In the midst of a serious Barbie backlash, one L.A. fashion designer is taking Barbie's side — by attempting to bring back her pastel-colored, jazzercise-ready wardrobe of the early 1990s.
The new fashion collection, designed by the West Hollywood-based women's brand Wildfox, is called "Welcome to the Dreamhouse: At Home with Barbie," and it looks exactly like what you'd imagine: star-spangled leotards, mesh sweatshirts paired with acid-wash jeans, turquoise bike shorts with leg warmers and plenty of pink sweatsuits and swimsuits for every occasion. And yes, they're made to fit life-size, adult women.
Wildfox co-founder and creative director Kimberley Gordon says Mattel proposed the collaboration in an attempt to re-vamp Barbie's image and "get people our age thinking about it and make her cool." It's one of several recent Barbie fashion collaborations, including a line of Barbie tops and sweaters from Forever 21, a line of nightgowns and sleepwear from the New York-based retailer Lord & Taylor, and Jeremy Scott's high-fashion Moschino collection, which hit the runway at Milan Fashion Week in September with lots of blonde bouffants, bubblegum-pink rompers and polka-dotted prom dresses.
The collaborations hint at El Segundo-based Mattel's attempts to market Barbie to adult women by catering to the recent resurgence of retro 1980s and '90s fashion. The brand is badly in need of a sales boost, considering last month's report of a 21 percent decline in Barbie sales compared to the same quarter last year. Those sales woes are magnified in the midst of Barbie's growing identity crisis and the ongoing debate over whether she's an appropriate role model for young girls.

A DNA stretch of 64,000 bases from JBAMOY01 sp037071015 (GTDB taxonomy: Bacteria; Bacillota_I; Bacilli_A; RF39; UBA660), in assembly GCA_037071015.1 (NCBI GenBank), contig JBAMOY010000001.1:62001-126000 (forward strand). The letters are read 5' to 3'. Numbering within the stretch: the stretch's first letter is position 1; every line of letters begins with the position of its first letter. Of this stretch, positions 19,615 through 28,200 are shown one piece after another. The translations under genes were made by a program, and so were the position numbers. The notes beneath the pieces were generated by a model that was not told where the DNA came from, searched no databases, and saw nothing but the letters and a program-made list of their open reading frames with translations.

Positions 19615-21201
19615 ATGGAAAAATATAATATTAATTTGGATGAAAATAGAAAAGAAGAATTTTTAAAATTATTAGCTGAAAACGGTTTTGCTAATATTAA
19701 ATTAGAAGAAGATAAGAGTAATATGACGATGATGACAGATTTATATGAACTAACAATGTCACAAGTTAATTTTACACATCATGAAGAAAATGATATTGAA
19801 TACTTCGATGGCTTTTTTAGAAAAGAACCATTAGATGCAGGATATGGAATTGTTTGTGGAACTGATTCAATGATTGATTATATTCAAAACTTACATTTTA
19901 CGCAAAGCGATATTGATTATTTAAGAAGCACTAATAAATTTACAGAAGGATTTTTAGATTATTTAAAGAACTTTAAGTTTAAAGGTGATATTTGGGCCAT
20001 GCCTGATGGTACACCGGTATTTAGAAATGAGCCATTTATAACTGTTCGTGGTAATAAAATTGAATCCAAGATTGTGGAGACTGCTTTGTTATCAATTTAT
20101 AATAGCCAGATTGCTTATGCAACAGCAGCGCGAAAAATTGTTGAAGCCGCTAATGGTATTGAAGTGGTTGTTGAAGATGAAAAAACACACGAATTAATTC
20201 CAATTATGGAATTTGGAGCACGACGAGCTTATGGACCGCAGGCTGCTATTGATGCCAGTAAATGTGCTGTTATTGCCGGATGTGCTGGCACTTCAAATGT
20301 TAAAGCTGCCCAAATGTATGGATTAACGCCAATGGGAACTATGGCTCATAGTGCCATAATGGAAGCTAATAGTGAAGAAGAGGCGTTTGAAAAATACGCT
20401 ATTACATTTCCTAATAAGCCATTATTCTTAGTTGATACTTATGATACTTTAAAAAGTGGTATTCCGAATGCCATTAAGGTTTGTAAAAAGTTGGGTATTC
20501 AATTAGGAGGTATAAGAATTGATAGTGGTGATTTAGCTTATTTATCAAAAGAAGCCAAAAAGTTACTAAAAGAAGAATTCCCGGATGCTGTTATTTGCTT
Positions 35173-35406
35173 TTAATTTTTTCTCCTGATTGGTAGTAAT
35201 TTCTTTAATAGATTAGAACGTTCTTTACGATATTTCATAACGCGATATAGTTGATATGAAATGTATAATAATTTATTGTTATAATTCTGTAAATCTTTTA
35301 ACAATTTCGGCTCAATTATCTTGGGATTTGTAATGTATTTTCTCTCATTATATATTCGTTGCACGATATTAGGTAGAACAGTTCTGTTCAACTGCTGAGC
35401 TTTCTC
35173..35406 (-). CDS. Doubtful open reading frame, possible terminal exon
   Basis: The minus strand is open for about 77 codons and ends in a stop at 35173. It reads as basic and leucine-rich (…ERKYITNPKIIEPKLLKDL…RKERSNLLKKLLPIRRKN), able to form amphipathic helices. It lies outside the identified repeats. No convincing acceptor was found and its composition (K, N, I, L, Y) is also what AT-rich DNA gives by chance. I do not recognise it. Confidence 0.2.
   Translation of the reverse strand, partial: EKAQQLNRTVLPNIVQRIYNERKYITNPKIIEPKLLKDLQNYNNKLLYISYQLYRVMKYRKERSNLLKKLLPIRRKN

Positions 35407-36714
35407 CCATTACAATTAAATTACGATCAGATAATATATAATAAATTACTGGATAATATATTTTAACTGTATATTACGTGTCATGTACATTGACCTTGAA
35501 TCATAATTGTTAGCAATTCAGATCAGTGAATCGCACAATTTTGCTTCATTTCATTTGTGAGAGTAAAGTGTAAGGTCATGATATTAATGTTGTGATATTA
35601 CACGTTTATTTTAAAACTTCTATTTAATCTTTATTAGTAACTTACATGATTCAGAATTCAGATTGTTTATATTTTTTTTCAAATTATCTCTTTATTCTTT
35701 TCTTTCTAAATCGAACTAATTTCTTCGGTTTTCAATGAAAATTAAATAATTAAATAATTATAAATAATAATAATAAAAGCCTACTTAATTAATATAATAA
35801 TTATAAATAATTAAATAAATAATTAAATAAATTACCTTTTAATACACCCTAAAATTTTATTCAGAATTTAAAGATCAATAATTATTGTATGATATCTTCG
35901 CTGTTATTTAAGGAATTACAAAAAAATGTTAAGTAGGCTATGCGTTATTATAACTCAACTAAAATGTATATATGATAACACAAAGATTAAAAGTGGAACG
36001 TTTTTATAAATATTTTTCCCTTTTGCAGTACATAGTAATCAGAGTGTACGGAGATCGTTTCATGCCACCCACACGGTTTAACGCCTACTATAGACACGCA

That debate was reignited with a new controversy this week. It started when writer Pamela Ribon discovered Barbie's disastrous I Can Be A Computer Engineer book, in which the title character isn't an engineer at all — she's a designer who relies on the coding help of her bro pals Brian and Steve.
Mattel apologized for the misstep, but not before real-life engineer Kathleen Tuite launched the Feminist Hacker Barbie app, which lets users rewrite Barbie's story with a feminist bent. Then there's the totally unglamorous Lammily doll, dubbed the "normal Barbie," which hit the market this week as an antidote to Barbie's unrealistic body proportions.
"I know there's so much controversy around her being a bad role model," says Wildfox's Gordon, a blonde 31-year-old who fondly remembers designing her Barbie dolls' taped-together outfits out of toilet paper. "I don't remember being a little girl and thinking about her body. I just remember her long blonde hair or the long black hair and the cute little smile and just having tiny clothes." The new Wildfox fashion line is intended as a reminder of that nostalgia, "about that time period that was so fun, and all about dress up."
But can fun adolescent dress-up translate to modern women's wear in 2014? Sure, if you're the type of woman who has the distinct privilege of spending her days climbing the Stair Master, juicing cucumbers, sipping cocktails by the pool or lounging in a jacuzzi with her BFF. These are all scenes from the "Welcome to the Dreamhouse: At Home with Barbie" fashion shoot, which features a model that could be mistaken for Malibu Barbie and another that looks exactly like Tyra Banks in the 2000 movie Life-Size, in which Banks plays a doll, fittingly enough.
While Moschino's Barbie-inspired line featured big-shouldered party dresses and sequined ball gowns, Wildfox's line is readymade for L.A. lounging.
"It's just like hangover clothes," Gordon says. "Our collections are always kind of like, you can throw it on and go out in it and look chic and feel like shit."
Which again raises the question: Who is this Barbie collection actually for? Maybe an entrepreneur, like Paris Hilton, Gordon suggests. "Barbie's done everything. She's a doctor, she's a lawyer," says Gordon. "She's a go-getter." And yes, sometimes she even gets hungover and just needs to lounge in her sweats like the rest of us.
To illustrate Barbie's "billion different jobs," Gordon designed a Wildfox t-shirt with Barbie's resume printed on the back. Maybe someday computer engineering might be added to that resume. Until then, there's always Feminist Hacker Barbie.
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